general business contacts’ necessary to empower
North Carolina to’’ warrant general personal jurisdiction.
10 The Court emphasized that for proper exercise
of general jurisdiction, the defendant
connections to the state must be ‘‘so ‘continuous and
systematic’ as to render them essentially at home in the
forum state,’’ where the relevant state for a corporation
should be ‘‘equivalent’’ to the state of domicile for an individual.
Daimler AG v. Bauman
Daimler involved claims regarding acts allegedly
committed by Daimler’s Argentinian subsidiary,
Mercedes-Benz Argentina (‘‘MB Argentina’’).’’12 Plaintiffs
named DaimlerChrysler Aktiengesellschaft (Daimler),
the German parent corporation of MB Argentina,
as well as Daimler’s U.S. subsidiary, Mercedes-Benz
USA LLC (‘‘MB USA’’) as defendants in a case filed in
the District Court for the Northern District of California.
The plaintiffs argued that Daimler was subject to personal
jurisdiction in California based on the California
contacts of MB USA. MB USA, which is incorporated in
Delaware and has its principal place of business in New
Jersey, imports Daimler-manufactured vehicles from
Germany and distributes the vehicles among
independently-owned dealerships located throughout
the US, including California. The Ninth Circuit, reversing
the decision of the District Court, held that Daimler
was subject to personal jurisdiction in California because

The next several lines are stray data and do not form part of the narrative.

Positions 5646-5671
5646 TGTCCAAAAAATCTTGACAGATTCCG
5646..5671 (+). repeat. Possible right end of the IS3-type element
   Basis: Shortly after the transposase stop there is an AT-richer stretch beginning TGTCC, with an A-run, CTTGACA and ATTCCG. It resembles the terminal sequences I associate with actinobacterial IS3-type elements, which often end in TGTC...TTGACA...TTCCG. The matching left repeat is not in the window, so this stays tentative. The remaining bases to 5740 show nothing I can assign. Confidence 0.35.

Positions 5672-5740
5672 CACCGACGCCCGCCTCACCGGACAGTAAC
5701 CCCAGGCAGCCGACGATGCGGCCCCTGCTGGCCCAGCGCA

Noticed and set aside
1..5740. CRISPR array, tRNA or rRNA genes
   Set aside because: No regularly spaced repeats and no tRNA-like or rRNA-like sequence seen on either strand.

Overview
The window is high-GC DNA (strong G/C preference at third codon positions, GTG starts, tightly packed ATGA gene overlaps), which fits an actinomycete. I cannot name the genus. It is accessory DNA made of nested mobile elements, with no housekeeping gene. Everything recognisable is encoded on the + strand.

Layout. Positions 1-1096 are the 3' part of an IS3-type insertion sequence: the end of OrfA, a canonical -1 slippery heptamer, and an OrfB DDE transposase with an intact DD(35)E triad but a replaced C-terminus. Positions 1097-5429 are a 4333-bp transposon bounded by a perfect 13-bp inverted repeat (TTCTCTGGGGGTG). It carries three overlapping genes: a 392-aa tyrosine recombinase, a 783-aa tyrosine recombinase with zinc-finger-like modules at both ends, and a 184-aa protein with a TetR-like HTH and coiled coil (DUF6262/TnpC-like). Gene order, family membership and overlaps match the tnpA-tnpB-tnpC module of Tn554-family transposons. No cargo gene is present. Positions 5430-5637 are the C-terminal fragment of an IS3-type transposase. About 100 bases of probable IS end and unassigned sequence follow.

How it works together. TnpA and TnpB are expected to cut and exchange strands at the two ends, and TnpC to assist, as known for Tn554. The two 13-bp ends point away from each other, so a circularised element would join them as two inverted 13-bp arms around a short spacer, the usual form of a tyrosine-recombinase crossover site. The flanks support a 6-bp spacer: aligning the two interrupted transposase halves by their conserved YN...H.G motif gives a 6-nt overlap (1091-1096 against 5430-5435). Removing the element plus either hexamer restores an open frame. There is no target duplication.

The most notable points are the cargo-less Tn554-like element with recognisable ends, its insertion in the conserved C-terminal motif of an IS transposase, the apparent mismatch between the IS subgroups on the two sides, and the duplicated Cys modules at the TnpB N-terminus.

MB USA was Daimler’s ‘‘agent’’ for jurisdictional
purposes and attributed MB USA’s California contacts
to Daimler.13 The Ninth Circuit primarily relied on its
conclusion that the ‘‘MB USA’s services were ‘important’
to Daimler, as gauged by Daimler’s hypothetical
readiness to perform those services itself if MB USA did
The Supreme Court overturned the Ninth Circuit’s
decision, finding that Daimler was not subject to general
personal jurisdiction. Although the Court did not
expressly overrule the use of an agency test for determining
general jurisdiction, it specifically held that the
Ninth Circuit’s formulation of the ‘‘agency’’ test did not
satisfy the requirements of due process.15 In particular,
an inquiry into the ‘‘importance’’ of a subsidiary is not
a valid test, as it ‘‘will always yield a pro-jurisdiction answer,’’
and will incorrectly subject ‘‘foreign corporations
to general jurisdiction whenever they have an instate
subsidiary , an outcome that would sweep beyond
even the ‘sprawling view of general jurisdiction’ ’’
that the Court previously rejected in its decision in